fread returns (indeed i have never dealt with size_t's before, nor
included stddef.h).

Anyways, my file has no risk of being over the right size, but only
under, so I guess i should try to read
(4*sizeof(double)+sizeof(int_32)) bytes and see what it returns (when
i'll have figured out what to do with what fread returns)

btw, right now, that file is empty, uneditable and undeletable, and `ls
-l` in cygwin tells me "ls: freq.cfg: No such file or directory", is it
because i killed the process before it fclosed the file?


Sounds like it doesn't exist. Did fopen return NULL?


no never mind, i had deleted that message and reposted it without the
end so noboy would reply to that, but you did anyways. I don't know how
I did, but even if it didn't look like that in cygwin, my program was
still running... I only had to kill it to fix it...

Nov 15 '05 #25
"Michel Rouzic" <Mi********@yahoo.fr> wrote:
Walter Roberson wrote:
Probably the easiest portable well to tell if the file is the right
size would be to attempt to fread) 37 bytes, and see whether you were
handed fewer bytes (file truncated), 36 bytes (right size), or 37 bytes
(file is too long.)
That's getting helpful, but I don't really know how to deal with what
fread returns (indeed i have never dealt with size_t's before, nor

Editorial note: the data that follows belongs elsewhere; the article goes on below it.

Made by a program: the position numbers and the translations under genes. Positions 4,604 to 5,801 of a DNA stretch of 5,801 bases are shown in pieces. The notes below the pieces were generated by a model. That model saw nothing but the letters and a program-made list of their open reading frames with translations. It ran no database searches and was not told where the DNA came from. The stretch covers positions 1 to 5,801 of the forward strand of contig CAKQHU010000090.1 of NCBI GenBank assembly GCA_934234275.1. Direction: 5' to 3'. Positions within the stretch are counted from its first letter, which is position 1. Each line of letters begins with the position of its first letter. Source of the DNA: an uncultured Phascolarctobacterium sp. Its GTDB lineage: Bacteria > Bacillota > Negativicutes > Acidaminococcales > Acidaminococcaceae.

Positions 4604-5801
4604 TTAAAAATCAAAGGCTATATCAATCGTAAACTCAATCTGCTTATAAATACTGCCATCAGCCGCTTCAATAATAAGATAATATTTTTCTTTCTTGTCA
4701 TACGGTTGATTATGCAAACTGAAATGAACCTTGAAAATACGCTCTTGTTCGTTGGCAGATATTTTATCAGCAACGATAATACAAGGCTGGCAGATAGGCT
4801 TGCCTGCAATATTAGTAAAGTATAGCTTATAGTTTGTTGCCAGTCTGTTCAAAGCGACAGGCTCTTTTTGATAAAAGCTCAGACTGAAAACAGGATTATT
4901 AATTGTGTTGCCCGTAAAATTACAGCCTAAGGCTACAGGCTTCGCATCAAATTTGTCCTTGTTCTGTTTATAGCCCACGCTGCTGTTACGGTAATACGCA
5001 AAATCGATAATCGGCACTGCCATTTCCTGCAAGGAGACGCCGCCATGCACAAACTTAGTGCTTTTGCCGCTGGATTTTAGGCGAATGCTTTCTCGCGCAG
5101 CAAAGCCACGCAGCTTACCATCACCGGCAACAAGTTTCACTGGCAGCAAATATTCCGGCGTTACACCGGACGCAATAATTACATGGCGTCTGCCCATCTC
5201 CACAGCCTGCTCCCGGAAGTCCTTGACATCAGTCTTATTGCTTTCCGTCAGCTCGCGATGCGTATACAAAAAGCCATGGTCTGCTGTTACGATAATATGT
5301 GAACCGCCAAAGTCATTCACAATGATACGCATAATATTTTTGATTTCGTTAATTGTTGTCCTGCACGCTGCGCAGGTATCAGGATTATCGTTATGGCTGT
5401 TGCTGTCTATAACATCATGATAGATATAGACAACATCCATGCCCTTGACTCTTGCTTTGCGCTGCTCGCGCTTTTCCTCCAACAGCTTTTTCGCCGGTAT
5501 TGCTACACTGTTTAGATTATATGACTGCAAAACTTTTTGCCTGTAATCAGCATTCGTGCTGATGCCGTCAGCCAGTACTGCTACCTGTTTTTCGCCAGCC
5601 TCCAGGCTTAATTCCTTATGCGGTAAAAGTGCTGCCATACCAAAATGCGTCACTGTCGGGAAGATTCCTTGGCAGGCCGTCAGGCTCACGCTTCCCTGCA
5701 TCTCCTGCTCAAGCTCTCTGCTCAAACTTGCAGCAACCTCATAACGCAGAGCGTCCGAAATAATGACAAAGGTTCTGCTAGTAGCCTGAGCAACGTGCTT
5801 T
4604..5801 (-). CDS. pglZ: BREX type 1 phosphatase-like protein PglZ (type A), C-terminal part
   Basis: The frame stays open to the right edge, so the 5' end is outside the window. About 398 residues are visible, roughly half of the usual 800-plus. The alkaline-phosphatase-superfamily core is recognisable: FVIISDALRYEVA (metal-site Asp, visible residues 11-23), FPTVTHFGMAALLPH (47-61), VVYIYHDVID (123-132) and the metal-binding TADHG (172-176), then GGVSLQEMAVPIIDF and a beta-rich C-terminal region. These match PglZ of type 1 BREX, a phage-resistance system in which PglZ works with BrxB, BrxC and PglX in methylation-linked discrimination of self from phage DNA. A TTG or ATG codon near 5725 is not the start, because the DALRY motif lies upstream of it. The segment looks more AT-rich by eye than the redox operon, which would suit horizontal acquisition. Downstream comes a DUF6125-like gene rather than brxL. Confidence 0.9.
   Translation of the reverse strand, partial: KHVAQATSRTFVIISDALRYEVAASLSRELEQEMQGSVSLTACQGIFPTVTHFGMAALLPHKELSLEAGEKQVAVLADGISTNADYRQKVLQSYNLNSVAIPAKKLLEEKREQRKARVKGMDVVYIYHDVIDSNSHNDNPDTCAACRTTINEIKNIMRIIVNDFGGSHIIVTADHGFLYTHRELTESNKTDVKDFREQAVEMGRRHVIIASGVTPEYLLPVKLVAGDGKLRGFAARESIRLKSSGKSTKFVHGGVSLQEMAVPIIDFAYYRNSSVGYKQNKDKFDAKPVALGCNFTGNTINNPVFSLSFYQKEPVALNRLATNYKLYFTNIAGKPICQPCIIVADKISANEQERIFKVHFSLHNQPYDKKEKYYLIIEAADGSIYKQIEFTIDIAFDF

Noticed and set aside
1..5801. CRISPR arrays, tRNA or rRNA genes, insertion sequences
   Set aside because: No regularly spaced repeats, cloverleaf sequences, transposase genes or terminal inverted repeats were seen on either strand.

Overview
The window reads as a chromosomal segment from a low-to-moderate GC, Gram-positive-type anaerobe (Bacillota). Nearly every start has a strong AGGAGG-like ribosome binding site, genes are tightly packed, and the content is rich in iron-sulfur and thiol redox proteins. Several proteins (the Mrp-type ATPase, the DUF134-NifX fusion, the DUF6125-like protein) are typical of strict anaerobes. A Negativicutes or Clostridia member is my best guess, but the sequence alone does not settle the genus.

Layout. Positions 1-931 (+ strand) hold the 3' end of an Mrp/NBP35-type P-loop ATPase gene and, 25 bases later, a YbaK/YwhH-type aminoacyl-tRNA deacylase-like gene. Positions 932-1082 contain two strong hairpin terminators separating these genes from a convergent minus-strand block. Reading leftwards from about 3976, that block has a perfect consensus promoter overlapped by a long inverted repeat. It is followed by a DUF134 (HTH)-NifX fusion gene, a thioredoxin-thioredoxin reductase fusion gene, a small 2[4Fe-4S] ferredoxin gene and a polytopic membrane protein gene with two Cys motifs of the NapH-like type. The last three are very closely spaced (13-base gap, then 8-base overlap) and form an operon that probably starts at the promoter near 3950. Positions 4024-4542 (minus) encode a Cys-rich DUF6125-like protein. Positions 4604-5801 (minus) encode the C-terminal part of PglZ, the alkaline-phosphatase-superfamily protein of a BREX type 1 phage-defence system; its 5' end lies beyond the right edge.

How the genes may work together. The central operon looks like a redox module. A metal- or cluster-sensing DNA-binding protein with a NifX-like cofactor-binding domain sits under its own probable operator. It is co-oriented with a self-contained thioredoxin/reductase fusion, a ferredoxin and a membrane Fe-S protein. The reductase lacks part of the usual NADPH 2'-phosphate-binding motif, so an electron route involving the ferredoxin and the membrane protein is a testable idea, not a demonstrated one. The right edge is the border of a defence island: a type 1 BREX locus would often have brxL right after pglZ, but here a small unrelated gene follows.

included stddef.h).
One hardly ever #includes <stddef.h>, since nearly everything in it is
also defined in other headers, where necessary (TTBOMK the only
exceptions are ptrdiff_t and offsetof()). For example, size_t is also
defined in <stdio.h>. And you probably _have_ dealt with size_t's
without realising it: sizeof evaluates to a size_t.

FWIW, a size_t is simply an unsigned integer type of the necessary size.
Nothing mysterious about it.
Anyways, my file has no risk of being over the right size, but only
under, so I guess i should try to read
(4*sizeof(double)+sizeof(int_32)) bytes and see what it returns (when
i'll have figured out what to do with what fread returns)


Yes... except that if I were you, I'd make that a macro, so you can use
it both for reading and for writing; and people who say "there is no
risk of foo" _will_ encounter foo the day after they hand in their
programs, so I'd make certain and check for over-sized files anyway.

Richard
Nov 15 '05 #26
In article <BDEXe.15274$mH.10157@fed1read07>
Anonymous 7843 <an******@example.com> wrote:
I'm curious as to what existing OS's do not accurately
report the lengths of binary files. Does anyone
have any examples?


A whole bunch of old mainframe and minicomputer OSes did this.
They allocated only whole sectors to files, and files were always
sized in whole-sector units. Text files used special encodings so